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Episode 3: Change strategies, wins and future outlooks with Katie Thompson

Diary of a change manager podcast

What makes a change strategy succeed? In this episode, host Samantha Kinstrey is joined by Katie Thompson to discuss what makes change stick.

Together, they cover significant success stories, overcoming resistance, and the work of Inform’s Change Management Office in developing frameworks and strategy for successful change.

Change manager Katie Thompson recording the podcast, a quote reads "what does excellent look like?!"

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Episode 4: Triumph in the face of adversity
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Episode 4: Triumph in the face of adversity

Building frameworks for change

Episode highlights

Welcome to Diary of a Change Manager. The podcast that makes change management easy. Today, your host Samantha Kinstrey is talking to our Head of CMO, Katie Thompson.

Browse our full transcript below, in simple, scannable sections.

A journey of discovery

Sam: So, Katie, you and I first met, I think it was six or seven years ago. At the time, you were a civil servant. You were working in a major government department. And you guys had a really ambitious programme ahead of you.

Katie: Yeah, that’s right. We were delivering the programme Smarter Working across the whole department of about 7,000 staff across 15 different sites.

Sam: So, as I remember it, your team was fairly newly formed. It was fairly immature when it came to change management. And so, you engaged us as a team of experts to come in and support you with discovery to help you build out a strategy for that change programme. And as I said, it was fairly, fairly ambitious. So, can you tell us how we enabled you to take that programme forward and how we supported you through that?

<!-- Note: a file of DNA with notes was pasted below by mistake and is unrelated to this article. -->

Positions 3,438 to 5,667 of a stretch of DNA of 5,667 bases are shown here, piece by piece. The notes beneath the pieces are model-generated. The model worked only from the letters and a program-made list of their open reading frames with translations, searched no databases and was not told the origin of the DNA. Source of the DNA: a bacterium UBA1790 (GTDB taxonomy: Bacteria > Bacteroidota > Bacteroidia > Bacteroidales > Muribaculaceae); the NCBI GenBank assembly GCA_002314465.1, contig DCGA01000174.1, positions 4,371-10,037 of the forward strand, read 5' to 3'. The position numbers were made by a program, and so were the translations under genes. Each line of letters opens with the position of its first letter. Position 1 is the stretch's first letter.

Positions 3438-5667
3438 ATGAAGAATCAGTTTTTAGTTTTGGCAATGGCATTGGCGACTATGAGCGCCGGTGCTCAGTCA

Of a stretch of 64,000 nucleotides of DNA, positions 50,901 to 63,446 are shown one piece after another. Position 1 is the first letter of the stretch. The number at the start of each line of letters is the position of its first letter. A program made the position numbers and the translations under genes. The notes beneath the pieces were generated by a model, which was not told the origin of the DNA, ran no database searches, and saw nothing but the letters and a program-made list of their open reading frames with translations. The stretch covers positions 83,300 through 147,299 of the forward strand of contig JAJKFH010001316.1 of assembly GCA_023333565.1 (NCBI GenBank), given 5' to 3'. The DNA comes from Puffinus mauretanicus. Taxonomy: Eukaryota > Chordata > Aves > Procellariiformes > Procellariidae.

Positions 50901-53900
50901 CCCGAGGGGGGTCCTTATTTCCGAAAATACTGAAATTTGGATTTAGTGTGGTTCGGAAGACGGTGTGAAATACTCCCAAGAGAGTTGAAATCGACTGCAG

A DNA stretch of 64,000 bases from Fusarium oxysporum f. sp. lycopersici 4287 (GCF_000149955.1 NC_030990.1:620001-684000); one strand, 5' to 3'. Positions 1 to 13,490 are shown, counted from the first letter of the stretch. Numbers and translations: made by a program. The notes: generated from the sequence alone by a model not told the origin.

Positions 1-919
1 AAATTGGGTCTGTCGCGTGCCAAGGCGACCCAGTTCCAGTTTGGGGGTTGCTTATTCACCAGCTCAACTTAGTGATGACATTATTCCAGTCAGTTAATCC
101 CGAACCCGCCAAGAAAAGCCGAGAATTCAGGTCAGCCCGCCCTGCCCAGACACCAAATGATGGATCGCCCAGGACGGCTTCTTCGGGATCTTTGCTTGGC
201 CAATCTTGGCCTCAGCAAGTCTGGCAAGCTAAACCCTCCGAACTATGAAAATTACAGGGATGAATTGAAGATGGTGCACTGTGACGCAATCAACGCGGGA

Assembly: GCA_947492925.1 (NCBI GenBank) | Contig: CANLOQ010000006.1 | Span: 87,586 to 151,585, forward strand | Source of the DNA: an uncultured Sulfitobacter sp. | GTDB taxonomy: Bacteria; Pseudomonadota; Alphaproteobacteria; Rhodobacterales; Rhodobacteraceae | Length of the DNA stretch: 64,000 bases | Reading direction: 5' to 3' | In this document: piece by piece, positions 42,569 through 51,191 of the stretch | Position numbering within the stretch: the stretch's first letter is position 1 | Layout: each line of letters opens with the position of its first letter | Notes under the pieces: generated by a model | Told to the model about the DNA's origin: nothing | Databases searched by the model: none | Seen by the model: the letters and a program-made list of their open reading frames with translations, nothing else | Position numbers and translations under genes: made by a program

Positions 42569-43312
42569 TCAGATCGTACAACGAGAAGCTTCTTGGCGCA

Katie: We were a team of operational delivery professionals, but we didn’t have the change management expertise. And having the recommendations from the discovery was really important to give us that structure and those really clear objectives.

Working alongside The Inform Team and being sort of embedded as a team was great. I mean, one of the most important things was that there was consistent role modelling all the time and coaching.

The team, as we went on actually, went and did our change management qualifications. But the way we came together, we were learning how to engage our sponsors, we were learning how to engage and talk to different audiences across the department all the time. And so, that and the fact that you were helping us to sort of set up in terms of our structure and how we were delivering and what resources we used really set us up for success, I think.

The impact of a successful change programme

Sam: I seem to remember that there was a bit of a win here for you.

Katie: Yeah, massively. One of the things, as well as achieving Smarter Working maturity, which was a really big thing for us, not many government departments actually achieved this. We were then recognised across the wider civil service in two different awards. One for learning and development and one for project of the year in terms of our focus on people and culture.

And most importantly, what we found was when we went into the pandemic, both our leaders and our staff were confident to be able to work from home and to collaborate effectively, and that was huge. That was a really big thing that the staff felt supported. They still felt engaged and could be part of an organisation during that time.

I think another huge win for us is that as a result of what we learnt and I suppose the fun we had, was that most of the team internally carried on to work in change management, myself included.

Sam: That’s great, actually, isn’t it? Having that sort of inspirational start on the change management career. I’m absolutely chuffed to bits about that, actually.

The power of empowerment

Katie: It was a real success, and it was an absolute joy. And both the trainers that we still work with everyone else kept in touch. But like I said before, us being set up to deliver it for ourselves was really important to us because as you know, public sector you never know when you’re going to have that continued budget.

So being able to invest in our people gave us the confidence to then deliver our champion’s programme and actually speak with credibility and continue to deliver when you weren’t with us anymore.

Sam: Yeah. That was always the objective, wasn’t it? It was to leave you in a way better place than you were when we first met with you.

What is a change management office?

Sam: So if we now think about where we are today, Katie. We are now two years, I think, into your journey here at The Inform Team.

Katie: That’s right. I had so much fun that I got in touch and said, to look if there were any openings for me to come and join the team. I’ve been really lucky to do some client-facing work, but more recently, I’m very privileged to be asked to set up the change management office.